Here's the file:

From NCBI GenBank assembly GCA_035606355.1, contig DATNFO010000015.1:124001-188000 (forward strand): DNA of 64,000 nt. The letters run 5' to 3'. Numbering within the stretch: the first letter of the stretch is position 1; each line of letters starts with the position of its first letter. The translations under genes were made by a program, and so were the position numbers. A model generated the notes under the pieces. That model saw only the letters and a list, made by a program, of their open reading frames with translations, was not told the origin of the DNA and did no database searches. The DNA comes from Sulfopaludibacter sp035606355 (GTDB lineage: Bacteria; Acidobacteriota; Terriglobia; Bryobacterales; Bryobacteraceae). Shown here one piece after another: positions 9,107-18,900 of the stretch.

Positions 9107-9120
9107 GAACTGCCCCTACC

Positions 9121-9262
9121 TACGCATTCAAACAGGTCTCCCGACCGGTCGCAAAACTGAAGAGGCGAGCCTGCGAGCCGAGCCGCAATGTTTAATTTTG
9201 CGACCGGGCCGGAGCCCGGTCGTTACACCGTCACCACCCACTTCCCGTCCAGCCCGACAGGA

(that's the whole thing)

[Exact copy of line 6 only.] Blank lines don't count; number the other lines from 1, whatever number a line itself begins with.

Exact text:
9201 CGACCGGGCCGGAGCCCGGTCGTTACACCGTCACCACCCACTTCCCGTCCAGCCCGACAGGA